Haskins v. First American Title Ins. Co., 2014 WL 294654 (D.N.J. Jan. 27, 2014), applied Carrera to alleged misrepresentations resulting in overcharges for title insurance used in home purchases.  Id. at *2.  The court found that the plaintiff’s detailed attempts to define the class by creating an accurate master database failed, ultimately being “fatal” to class certification.  Id. at *13.  The court was especially critical of an expert’s statement that his analysis was designed to capture “potential, not actual overcharges,” stating that the point of the court’s analysis was to “identify actual class members.”  Id. at *12 (emphasis in original).

And, most recently in In re POM Wonderful LLC, 2014 WL 1225184 (C.D. Cal., Mar. 24, 2014), a court decertified a class of juice product purchasers based, in part, on ascertainability concerns because the proposed class included ten to fifteen million purchasers who purchased inexpensive products for a variety of reasons.  Id. at *6.  The court noted that “[n]o bottle, label, or package included any of the alleged misrepresentations,” and very few consumers were likely to have retained receipts for purchase, putting the case “toward the unascertainable end of the spectrum.”  Id.

However, other district courts have refused to follow Carrera’s view of ascertainability, as evident from the conflicting Northern District and Central District of California cases cited above.  For example, in McCrary v. The Elations Co., 2014 U.S. Dist. LEXIS 8443 (C.D. Cal. Jan. 13, 2014), the court certified a class because “the class definition clearly define[d] the characteristics of a class member by providing a description of the allegedly offending product and the eligible dates of purchase.” Id. at *24.  The court was directly critical of Carrera:

Carrera eviscerates low purchase price consumer class actions in the Third Circuit….While this may now be the law in the Third Circuit, it is not currently the law in the Ninth Circuit.  In this Circuit, it is enough that the class definition describes a set of common characteristics sufficient to allow a prospective plaintiff to identify himself or herself as having a right to recover based on the description.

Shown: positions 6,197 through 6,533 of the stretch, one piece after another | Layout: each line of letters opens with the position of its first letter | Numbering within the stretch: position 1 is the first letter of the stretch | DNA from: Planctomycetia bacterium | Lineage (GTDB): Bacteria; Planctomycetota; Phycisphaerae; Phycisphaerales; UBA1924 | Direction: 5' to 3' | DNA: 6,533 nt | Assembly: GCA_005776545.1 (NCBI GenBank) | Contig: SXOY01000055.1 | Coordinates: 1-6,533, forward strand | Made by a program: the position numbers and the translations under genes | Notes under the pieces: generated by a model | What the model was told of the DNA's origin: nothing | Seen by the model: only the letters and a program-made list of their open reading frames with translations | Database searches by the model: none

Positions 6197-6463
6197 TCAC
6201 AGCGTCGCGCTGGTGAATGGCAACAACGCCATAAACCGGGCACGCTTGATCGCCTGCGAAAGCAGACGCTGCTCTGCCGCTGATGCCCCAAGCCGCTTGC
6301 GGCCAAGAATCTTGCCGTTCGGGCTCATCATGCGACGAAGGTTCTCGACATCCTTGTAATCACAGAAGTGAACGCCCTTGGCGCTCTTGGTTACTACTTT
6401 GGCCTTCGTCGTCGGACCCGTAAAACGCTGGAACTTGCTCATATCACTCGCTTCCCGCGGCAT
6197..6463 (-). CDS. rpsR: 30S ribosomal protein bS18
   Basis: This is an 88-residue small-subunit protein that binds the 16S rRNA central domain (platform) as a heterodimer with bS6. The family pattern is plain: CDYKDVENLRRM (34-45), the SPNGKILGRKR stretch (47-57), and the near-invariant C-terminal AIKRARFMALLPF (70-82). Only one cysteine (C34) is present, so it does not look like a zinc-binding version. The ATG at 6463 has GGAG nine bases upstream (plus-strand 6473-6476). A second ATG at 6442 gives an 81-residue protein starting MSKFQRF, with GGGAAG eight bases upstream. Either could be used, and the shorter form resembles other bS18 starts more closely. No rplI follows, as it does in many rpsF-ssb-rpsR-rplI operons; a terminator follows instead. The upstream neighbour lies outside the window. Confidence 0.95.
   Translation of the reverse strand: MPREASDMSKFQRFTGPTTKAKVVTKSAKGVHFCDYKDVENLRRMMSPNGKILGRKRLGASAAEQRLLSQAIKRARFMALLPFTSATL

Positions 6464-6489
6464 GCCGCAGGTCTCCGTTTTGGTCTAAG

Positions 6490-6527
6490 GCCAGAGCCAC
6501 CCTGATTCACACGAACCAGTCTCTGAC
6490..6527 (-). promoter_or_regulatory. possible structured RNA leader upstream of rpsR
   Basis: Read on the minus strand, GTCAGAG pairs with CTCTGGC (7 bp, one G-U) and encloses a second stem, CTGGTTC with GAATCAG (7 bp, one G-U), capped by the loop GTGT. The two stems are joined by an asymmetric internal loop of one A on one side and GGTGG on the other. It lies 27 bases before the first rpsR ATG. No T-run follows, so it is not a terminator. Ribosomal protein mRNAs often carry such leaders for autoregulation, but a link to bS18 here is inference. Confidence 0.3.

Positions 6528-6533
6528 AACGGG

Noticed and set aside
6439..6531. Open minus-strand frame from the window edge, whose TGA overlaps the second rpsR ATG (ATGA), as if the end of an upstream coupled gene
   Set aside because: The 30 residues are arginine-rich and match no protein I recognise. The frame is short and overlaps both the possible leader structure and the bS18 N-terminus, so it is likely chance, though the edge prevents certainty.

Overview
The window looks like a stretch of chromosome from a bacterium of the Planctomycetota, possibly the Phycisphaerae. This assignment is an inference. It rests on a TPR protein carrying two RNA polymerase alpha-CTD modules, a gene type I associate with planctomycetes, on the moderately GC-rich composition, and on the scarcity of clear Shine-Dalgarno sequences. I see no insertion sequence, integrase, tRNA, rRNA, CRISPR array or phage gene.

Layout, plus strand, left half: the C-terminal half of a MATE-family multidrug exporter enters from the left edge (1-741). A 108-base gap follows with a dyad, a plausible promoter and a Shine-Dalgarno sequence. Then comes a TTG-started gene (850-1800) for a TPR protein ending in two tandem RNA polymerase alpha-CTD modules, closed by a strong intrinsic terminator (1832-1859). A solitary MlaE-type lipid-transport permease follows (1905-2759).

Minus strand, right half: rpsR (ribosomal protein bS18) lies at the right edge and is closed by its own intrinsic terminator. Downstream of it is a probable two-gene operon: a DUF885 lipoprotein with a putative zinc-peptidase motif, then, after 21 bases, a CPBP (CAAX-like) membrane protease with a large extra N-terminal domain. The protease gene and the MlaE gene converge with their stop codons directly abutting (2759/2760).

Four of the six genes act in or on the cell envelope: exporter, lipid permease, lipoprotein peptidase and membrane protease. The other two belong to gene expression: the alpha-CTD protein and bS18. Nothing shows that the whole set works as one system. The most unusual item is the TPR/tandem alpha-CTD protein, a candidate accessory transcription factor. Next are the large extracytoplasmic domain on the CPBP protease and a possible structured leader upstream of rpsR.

Id. at *24-25.  In another very recent opinion, the court in Forcellati v. Hyland’s, Inc., 2014 WL 1410264 (C.D. Cal., Apr. 4, 2014), found that a class of purchasers of homeopathic children’s cold and flu remedies was ascertainable because defendants had no due process interest in how damages were distributed when total damages was based on the total amount of sales (and would not change based on the identity of class members), class members would be bound by a final judgment, and determining class membership was not overly burdensome and did not render class action an inferior method of adjudicating the controversy.  The Forcellati decision shared the concern that Carrera “eviscerates” class actions over low-priced consumer products.  Id. at *5.

While the Carrera opinion seems to be gaining traction—even in class-action-happy California—how far the newfound emphasis on ascertainability will go in class actions over relatively small-ticket items remains to be seen and there are still glaring splits of authority that need to be ironed out in the circuit courts of appeals. Ascertainability does, however, raise a significant question regarding the fundamental nature of class actions.  In an individual lawsuit, a defendant has the right to challenge a claim that a plaintiff purchased a product.  Why, then, would a defendant in a class action be prevented from challenging the identical claim simply because it is being sued by a hundred or more plaintiffs?  Carrera suggests that the analysis must be the same; but according to McCrary and the plaintiffs’ bar, a different answer must be reached, solely because concluding otherwise might be the undoing of low-price consumer class actions.  The next big battle line in class actions has been drawn, and it is likely that the U.S. Supreme Court will need to have the final word on this simmering clash between Rule 23 and the Due Process Clause.

Jeffrey B. Margulies is a partner and Stephanie A. Stroup is a senior associate in the Los Angeles office of the law firm Fulbright & Jaworski LLP (Norton Rose Fulbright).